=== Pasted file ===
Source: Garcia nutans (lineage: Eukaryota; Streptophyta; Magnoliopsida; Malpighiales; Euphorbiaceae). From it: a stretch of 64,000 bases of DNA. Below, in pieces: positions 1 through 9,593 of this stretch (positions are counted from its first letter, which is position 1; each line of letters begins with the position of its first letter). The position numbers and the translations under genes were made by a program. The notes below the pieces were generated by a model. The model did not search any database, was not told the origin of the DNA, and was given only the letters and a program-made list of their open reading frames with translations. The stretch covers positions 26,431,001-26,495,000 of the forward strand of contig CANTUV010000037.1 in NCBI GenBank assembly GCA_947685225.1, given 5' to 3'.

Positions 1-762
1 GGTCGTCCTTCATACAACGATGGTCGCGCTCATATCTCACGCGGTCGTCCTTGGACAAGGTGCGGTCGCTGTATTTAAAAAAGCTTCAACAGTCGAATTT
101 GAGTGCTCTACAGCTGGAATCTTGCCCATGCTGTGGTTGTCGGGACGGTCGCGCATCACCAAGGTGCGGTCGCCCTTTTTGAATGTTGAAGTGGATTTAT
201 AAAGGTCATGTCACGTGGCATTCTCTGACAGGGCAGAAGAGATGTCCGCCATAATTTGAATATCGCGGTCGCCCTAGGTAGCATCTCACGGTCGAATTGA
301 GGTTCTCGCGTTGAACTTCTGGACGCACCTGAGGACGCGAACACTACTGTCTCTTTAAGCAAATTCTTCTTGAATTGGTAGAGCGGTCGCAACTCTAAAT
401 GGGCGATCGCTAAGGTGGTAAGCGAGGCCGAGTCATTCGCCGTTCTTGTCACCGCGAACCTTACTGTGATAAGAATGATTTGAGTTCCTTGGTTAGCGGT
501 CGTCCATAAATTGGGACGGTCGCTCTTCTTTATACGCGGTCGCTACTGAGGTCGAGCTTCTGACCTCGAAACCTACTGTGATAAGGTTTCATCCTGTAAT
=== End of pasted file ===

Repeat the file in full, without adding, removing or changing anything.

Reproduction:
Source: Garcia nutans (lineage: Eukaryota; Streptophyta; Magnoliopsida; Malpighiales; Euphorbiaceae). From it: a stretch of 64,000 bases of DNA. Below, in pieces: positions 1 through 9,593 of this stretch (positions are counted from its first letter, which is position 1; each line of letters begins with the position of its first letter). The position numbers and the translations under genes were made by a program. The notes below the pieces were generated by a model. The model did not search any database, was not told the origin of the DNA, and was given only the letters and a program-made list of their open reading frames with translations. The stretch covers positions 26,431,001-26,495,000 of the forward strand of contig CANTUV010000037.1 in NCBI GenBank assembly GCA_947685225.1, given 5' to 3'.

Positions 1-762
1 GGTCGTCCTTCATACAACGATGGTCGCGCTCATATCTCACGCGGTCGTCCTTGGACAAGGTGCGGTCGCTGTATTTAAAAAAGCTTCAACAGTCGAATTT
101 GAGTGCTCTACAGCTGGAATCTTGCCCATGCTGTGGTTGTCGGGACGGTCGCGCATCACCAAGGTGCGGTCGCCCTTTTTGAATGTTGAAGTGGATTTAT
201 AAAGGTCATGTCACGTGGCATTCTCTGACAGGGCAGAAGAGATGTCCGCCATAATTTGAATATCGCGGTCGCCCTAGGTAGCATCTCACGGTCGAATTGA
301 GGTTCTCGCGTTGAACTTCTGGACGCACCTGAGGACGCGAACACTACTGTCTCTTTAAGCAAATTCTTCTTGAATTGGTAGAGCGGTCGCAACTCTAAAT
401 GGGCGATCGCTAAGGTGGTAAGCGAGGCCGAGTCATTCGCCGTTCTTGTCACCGCGAACCTTACTGTGATAAGAATGATTTGAGTTCCTTGGTTAGCGGT
501 CGTCCATAAATTGGGACGGTCGCTCTTCTTTATACGCGGTCGCTACTGAGGTCGAGCTTCTGACCTCGAAACCTACTGTGATAAGGTTTCATCCTGTAAT